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Lots planned for Native American Week

 

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ROCKY BOY Community awareness and community action are needed to address drug and alcohol abuse issues. That's the main theme of Native American Week, which will begin Saturday at Rocky Boy's Indian Reservation.

The theme will be presented in a fun and positive way. The week will feature a lot of social events that "cover much of our culture," said Donald Good Voice. Together with Elinor Nault-Wright, he is the leader of the Native American Week planning committee.

The week will be bigger than ever with an average of three events a day, instead of two or three for the week, Nault-Wright said.

Handgame contests, Native American food preparation demonstrations, a rodeo, a parade, horse dances, a ghost dance, a youth powwow and performances by 13-year-old Canadian Terri Ann Strongarm are among the scheduled events. More than 20 people are working together to present an interesting program that gives a lot of insight into Native American culture.

Many events will open to the public. People can learn how to dry meat, get familiar with the art of beading and see for themselves how to tan a hide. They can also participate in many other workshops about Native American activities.

"We personally invite schools in Montana to come over and learn about our Native culture," said Nault-Wright. "We noticed too, that schools take the initiative to ask us to bring in our dancers. We enjoy that, since we would like people to get familiar with our Indian culture."

Raising awareness about the fact that drug and alcohol abuse is destroying the traditional Indian way of life is a key consideration in the events of Native American Week. While many departments of the Chippewa Cree Tribe worked together to put on the events, the Chippewa Cree Coalition had a central role. Its goal is to create a safe community environment as measured by significant decreases in the use of alcohol, tobacco and other drugs.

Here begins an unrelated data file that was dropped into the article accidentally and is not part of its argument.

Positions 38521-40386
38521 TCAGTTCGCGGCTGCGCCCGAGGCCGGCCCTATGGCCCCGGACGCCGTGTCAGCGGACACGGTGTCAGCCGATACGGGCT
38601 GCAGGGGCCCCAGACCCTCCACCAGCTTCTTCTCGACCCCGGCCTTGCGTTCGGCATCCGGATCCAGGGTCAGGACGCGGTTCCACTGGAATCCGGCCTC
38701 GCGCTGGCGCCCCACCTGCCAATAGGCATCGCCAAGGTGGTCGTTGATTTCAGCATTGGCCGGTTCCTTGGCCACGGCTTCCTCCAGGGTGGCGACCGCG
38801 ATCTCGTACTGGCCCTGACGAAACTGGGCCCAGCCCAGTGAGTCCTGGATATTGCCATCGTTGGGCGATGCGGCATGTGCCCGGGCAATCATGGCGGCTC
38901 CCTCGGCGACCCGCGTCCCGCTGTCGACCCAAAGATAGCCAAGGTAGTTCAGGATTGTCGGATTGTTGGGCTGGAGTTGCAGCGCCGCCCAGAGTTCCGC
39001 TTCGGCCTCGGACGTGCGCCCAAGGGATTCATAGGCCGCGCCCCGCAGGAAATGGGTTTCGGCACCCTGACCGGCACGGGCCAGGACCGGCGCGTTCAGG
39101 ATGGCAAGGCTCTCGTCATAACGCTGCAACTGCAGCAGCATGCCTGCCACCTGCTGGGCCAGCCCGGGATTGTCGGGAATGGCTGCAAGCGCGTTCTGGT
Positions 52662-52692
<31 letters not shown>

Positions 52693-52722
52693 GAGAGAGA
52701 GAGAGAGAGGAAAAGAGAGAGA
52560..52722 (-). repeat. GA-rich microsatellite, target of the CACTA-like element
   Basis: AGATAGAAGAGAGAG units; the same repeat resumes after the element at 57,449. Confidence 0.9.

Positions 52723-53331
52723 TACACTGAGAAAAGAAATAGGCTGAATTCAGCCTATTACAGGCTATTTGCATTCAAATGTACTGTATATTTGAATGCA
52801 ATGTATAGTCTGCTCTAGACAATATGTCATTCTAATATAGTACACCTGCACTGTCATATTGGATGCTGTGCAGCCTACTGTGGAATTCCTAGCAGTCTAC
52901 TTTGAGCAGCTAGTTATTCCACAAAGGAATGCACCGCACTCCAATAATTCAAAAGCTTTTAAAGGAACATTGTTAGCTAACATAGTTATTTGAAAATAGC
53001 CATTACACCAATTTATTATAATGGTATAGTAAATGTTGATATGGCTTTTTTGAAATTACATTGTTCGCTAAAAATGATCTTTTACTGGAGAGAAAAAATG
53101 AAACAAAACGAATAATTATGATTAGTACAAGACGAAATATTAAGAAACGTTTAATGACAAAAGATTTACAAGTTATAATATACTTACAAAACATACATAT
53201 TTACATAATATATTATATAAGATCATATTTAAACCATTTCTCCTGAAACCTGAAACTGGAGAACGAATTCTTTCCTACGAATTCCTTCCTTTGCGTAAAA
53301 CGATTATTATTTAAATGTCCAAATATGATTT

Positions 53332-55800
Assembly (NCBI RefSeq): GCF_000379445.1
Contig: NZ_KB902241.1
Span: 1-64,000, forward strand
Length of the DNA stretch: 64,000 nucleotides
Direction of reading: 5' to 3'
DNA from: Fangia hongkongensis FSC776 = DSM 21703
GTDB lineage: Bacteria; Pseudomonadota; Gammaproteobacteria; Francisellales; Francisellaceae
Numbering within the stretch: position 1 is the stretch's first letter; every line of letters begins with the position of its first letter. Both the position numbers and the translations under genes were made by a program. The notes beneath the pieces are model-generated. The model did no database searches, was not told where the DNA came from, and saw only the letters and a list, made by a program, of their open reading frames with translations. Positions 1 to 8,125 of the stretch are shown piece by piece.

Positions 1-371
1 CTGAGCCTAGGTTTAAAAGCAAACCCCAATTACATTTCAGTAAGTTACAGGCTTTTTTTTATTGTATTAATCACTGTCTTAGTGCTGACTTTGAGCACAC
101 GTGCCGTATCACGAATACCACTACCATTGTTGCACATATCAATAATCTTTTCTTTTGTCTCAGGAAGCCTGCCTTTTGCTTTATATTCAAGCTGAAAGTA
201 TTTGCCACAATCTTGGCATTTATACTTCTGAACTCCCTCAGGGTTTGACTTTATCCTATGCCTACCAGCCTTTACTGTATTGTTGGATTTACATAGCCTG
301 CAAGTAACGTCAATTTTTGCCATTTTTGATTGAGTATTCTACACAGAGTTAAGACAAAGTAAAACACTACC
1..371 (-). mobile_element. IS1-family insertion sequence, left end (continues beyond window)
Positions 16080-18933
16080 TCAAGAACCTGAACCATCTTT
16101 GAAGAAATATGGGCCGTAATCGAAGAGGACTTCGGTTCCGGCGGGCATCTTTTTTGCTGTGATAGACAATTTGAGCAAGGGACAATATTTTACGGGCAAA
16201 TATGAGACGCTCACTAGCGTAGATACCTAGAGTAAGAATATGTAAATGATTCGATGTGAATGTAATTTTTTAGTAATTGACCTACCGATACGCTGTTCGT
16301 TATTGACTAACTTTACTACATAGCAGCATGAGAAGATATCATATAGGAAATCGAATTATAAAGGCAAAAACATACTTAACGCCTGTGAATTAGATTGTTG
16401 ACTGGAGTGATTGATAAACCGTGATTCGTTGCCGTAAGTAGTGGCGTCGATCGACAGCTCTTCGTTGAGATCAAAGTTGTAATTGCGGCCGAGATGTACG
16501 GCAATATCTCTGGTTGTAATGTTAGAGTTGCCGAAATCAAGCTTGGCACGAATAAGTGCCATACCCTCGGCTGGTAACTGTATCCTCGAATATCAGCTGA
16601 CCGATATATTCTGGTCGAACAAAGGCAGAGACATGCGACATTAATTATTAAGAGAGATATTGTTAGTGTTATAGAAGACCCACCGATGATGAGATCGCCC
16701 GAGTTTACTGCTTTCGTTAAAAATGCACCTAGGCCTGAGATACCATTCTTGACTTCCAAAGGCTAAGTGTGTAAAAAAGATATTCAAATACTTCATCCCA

"We really want to make all our people aware of the importance of fighting drug and alcohol abuse," said Good Voice of the coalition. "Our people need to see how destructive it is to our traditional ways of life. Enough is enough. Now the time has come to grab the bull by the horns and to seriously make a change. Together with the coalition and all the departments that are involved, we hope to do more this year in raising awareness and having the whole community committed to the struggle against drugs and alcohol."

The history of Native American Week goes back to the early 1980s, when the third Friday of September was declared Native American Day nationwide.

"That's a federal recognition for the sacrifices that our people made in the past," said Good Voice, who works for the housing program at Rocky Boy. "We went a step further by organizing a whole week full of events to celebrate our achievements. This year's events cover a great deal of our ways, like the ghost dance and the horse dance, which are important ceremonies to us."

Nault-Wright, a middle school drug prevention and safe-school coordinator, is involved in the organization for the first time.

"Our goal is to raise awareness on certain issues in a fun and positive way," she said. "We want to show our youth and community members that there are many fun, free, positive and inexpensive activities to participate in our community without involving drugs, alcohol or violence."

Nault-Wright gave another example of how Native American Week events can help the Indian youth see a different way of life.

"Terri Ann Strongarm, for instance, is a girl from Starblanket First Nation Indian Reserve in Canada and only 13 years old. However, she is a very good country and western singer and enjoys performing on stage.

"We want to teach our kids, who tend to be somewhat shy in public, that it is OK to show your talents, no matter how young you are. She would make a nice role model for them."

Native American Week kicks off with an honoring ceremony for John "Roddy" Sunchild Sr. on Friday. Sunchild spent many years working to improve the economic conditions and self-sufficiency on reservations.

Web Editor's Note: See schedule of events under 'local headlines'.

 

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